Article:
I thought I needed to be able to do this too—quite a few other people on RWA listserves seemed to write this way—so I decided there was something wrong with my process, and I tried to write a book in order. Disaster. Now I have learned to let go and embrace the chaos. I haven’t had a nervous breakdown in, oh, three books or so.

  11. 11

    I used to think I was a pantser, but realized that I’m probably more of an amalgam of both processes. I usually start by writing what I call ‘the bones.’ This, in the hands of a more organized or disciplined writer might be a synopsis, for me it’s the very bare bones of the story. It’s usually totally ungrammatical, choppy sentences that gives the main ideas that I have about the story. Main characters, beginning middle and the end.

    Oddly enough, I usually know how the story is going to end, it’s the beginning and the middle (which I call ‘the grind’) that gets me in trouble. I actually wrote Rock Star from the ending working backwards for the most part. (I in no way endorse this writing method. It will drive you nuts!) I was afraid when I started Try A Little Tenderness that I wouldn’t be able to write sequentially, but it worked out fine.

    Once I’ve got the bones down, then I start writing. Unlike some of the other posters, I do review and edit the previous day’s writing because that gets the juices flowing for me. The sad thing is, I do some of my best plotting and characterization in the shower. The day someone invents a water-proof computer I may spend all my writing time under water. It’s so bad that when I’m really stuck I’ll usually go take a shower. It works every time. Of course, if I’m not really focused enough to write it down when I get out, it disappears into the ether.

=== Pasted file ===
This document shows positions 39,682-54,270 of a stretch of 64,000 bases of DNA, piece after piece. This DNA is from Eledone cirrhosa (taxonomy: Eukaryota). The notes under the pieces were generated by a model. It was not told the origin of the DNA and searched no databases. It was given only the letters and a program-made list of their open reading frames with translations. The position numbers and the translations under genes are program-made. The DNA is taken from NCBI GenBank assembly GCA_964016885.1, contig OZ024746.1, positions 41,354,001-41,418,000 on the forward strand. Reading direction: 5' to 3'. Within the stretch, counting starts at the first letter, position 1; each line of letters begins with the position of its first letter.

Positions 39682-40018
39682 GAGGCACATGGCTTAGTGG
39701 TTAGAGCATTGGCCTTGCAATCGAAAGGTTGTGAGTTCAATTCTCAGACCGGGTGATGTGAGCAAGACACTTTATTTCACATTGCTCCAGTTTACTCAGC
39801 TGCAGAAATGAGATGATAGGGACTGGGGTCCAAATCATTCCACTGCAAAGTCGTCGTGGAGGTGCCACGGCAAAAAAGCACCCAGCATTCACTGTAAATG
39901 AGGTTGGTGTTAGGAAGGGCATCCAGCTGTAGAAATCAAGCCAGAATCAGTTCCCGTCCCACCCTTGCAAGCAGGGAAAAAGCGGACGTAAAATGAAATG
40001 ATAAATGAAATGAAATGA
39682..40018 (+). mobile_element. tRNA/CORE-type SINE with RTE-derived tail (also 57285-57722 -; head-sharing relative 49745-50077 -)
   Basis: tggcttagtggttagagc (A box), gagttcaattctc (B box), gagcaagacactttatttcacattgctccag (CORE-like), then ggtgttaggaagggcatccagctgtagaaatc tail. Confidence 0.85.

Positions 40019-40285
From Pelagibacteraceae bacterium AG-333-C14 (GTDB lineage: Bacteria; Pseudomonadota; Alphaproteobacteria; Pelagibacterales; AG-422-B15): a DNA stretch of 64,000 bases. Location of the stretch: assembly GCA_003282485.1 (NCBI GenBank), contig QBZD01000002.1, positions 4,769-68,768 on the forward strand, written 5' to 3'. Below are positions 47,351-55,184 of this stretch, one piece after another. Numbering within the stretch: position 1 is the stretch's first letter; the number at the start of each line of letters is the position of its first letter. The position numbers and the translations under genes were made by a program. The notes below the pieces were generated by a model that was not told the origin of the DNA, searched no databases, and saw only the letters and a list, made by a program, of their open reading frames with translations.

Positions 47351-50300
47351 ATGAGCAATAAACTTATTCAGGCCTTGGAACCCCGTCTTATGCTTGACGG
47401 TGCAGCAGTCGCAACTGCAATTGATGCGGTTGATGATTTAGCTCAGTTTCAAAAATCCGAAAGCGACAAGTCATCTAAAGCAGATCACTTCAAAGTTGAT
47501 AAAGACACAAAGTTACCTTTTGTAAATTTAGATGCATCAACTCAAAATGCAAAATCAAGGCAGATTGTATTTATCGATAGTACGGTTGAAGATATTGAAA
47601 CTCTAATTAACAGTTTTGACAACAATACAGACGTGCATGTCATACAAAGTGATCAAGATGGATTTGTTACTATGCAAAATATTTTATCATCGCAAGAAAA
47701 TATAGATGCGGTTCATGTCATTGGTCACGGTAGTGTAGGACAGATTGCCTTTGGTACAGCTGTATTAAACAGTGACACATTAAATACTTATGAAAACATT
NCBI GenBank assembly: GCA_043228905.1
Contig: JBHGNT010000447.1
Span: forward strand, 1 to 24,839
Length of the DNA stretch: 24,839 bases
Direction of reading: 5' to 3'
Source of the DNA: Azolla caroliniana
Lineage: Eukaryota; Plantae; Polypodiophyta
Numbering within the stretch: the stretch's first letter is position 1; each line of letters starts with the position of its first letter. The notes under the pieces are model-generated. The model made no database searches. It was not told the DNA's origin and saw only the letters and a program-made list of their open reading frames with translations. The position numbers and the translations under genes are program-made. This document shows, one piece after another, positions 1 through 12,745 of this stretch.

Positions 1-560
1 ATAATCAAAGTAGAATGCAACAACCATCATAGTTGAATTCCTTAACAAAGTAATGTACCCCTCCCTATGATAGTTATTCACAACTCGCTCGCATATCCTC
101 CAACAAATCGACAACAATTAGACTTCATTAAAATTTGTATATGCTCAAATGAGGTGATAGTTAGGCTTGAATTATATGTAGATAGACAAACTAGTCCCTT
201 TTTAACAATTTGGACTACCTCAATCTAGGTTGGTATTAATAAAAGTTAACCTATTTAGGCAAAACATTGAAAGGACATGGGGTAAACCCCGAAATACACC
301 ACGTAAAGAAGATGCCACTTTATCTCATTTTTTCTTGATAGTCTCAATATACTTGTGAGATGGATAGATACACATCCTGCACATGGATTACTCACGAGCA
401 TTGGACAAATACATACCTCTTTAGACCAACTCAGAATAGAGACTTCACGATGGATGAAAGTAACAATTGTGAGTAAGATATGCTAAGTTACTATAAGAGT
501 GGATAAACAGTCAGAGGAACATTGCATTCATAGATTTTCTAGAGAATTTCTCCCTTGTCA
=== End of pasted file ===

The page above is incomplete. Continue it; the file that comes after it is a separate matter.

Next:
12. 12
    Lori Borrill says:

    As an unpublished writer, I’m not sure my method really counts. Here goes anyway.

    Sarabeth, your method completely counts.  I’m pretty sure everyone who sold their first book wrote it as an unpublished author.

  13. 13
    Tracy Grant says:

    Fun topic!  I love hearing how different writers approach this.

    I’m an outliner.  When I’m brainstorming a book, I write ideas for scenes, plot revelations, etc… down on index cards and lay them out on my dining room table or living room floor.  That way I can move things around, play with when a crucial bit of information will be revealed or a major confrontation will take place, see where the hole are getting from one plot point to another.  Eventually that gives me my outline, and I can see the arc of the book, with major plot turning points identified.

    When I write a first draft, I remember the motto my mom had taped to her typewriter—“Don’t get it right, just get it written.” :-).  I write my scenes in layers.  I’ll do a first pass where I just get down everything I can think of-usually dialogue, with some fragments of action and description.  Then I’ll go back over the scene several times, shaping it, adding actions and thoughts.  I still end up with lots of **** where I need to track down a bit of research or can’t figure out how to get someone from the table to door (the sort of trivial action that could hang me up for hours before I started doing the ****).  Once I have a complete draft, I do at least two revisions—one for the big picture—where scenes need to be added, emotion needs to be heightened, pace needs to be tightened.  Then I’ll do one where I’m polishing and tweaking.  And that’s before it goes to my editor :-).

  14. 14
    Suze says:

    Depends on what I’m writing, but they all start off with vomiting.